Hybrid Closed Islands Origami Tessellation

Posted by Madonna Yoder on

Tiling Surprise

Believe it or not, Hybrid Closed Islands has the same tiling structure as Robin Scholz's Celtic Circle.

Both of these tessellations feature twists with six pleats (hexagon twists) surrounded by twists with three pleats (triangle twists) and vice versa.

However, when you look at Hybrid Closed Islands it's easy to see only triangles - because the six-pleated twists only have three-fold rotational symmetry.


Centering Choices

Hybrid Closed Islands Detail

In this tessellation, I have three equivalent choices of what to put in the center, and whatever I put in the center will be emphasized in the pattern.

Each of these three options is centered on a grid intersection, so I can choose up until the moment I put the first twist on the rotated grid.

However, each of these three options has only three-fold rotational symmetry and I will never be able to get all six sides of a hexagonal sheet to be exactly the same.

Even so, there are some pseudo-hexagonal structures available and if I fold this tessellation again I'll likely put the very open triangle in the center to get these hive-like effects.




Even though I've told you that there are hexagon-type twists here, can you spot them?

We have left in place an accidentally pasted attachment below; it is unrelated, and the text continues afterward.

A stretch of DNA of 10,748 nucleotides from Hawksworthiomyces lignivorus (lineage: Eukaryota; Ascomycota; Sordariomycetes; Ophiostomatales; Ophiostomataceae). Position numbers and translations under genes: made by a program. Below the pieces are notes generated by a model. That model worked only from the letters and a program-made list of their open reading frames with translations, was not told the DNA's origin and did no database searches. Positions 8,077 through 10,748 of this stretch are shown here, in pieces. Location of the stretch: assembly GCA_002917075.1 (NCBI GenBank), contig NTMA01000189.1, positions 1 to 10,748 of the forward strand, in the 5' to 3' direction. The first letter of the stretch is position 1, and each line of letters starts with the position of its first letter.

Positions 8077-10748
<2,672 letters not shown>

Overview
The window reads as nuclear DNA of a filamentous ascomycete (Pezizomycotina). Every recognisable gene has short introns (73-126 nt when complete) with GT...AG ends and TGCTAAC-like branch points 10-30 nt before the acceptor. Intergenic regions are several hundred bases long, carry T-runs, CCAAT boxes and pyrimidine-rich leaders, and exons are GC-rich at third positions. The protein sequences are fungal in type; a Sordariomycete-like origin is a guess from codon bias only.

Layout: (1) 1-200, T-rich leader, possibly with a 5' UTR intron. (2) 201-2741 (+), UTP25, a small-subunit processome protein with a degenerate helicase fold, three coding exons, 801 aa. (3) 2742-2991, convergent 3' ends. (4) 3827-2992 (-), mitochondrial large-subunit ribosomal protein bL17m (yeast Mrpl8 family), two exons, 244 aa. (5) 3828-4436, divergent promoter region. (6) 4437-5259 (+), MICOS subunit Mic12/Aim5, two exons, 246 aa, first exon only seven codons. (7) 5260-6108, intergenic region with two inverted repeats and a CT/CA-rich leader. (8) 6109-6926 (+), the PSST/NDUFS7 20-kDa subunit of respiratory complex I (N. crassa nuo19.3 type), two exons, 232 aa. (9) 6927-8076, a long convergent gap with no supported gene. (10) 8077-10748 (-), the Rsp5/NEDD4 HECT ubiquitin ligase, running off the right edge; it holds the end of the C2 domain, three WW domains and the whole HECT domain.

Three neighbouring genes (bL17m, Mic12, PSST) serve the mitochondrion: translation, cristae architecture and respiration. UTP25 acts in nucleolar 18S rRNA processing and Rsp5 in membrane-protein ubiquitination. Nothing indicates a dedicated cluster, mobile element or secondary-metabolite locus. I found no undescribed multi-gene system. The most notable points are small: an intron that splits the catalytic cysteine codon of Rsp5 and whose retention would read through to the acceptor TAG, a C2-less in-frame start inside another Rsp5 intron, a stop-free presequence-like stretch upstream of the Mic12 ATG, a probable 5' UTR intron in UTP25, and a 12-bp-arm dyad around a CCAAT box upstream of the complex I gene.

The strongest tell is seeing too many pleats, too many triangle twists, coming out of what looks like one corner of another triangle twist.

The twists with edges on grid lines are the sneaky ones here - just like the hybrid square twist, the closed parts of the hybrid hexagon twist are tucked underneath, hidden from view.



The Hybrid Closed Islands tessellation has earned a 5-star complexity rating for its use of advanced twists - the hybrid hexagon and very open triangle - and also for the unusual use of the classic hexagons and triangles tiling.

That said, the difficulty is mental instead of physical and everything can still be folded from the grid.

One of the trippiest things about this tessellation is that the bars appear to go straight through the pattern, weaving over and under each other, disappearing behind the large triangle holes and reappearing on the other side.

It's not at all what I expected to see in a tessellation of this complexity - usually there's some offset - but it was a very welcome surprise!

If you'd like to try folding this tessellation yourself, the crease pattern is available for immediate download after purchase.

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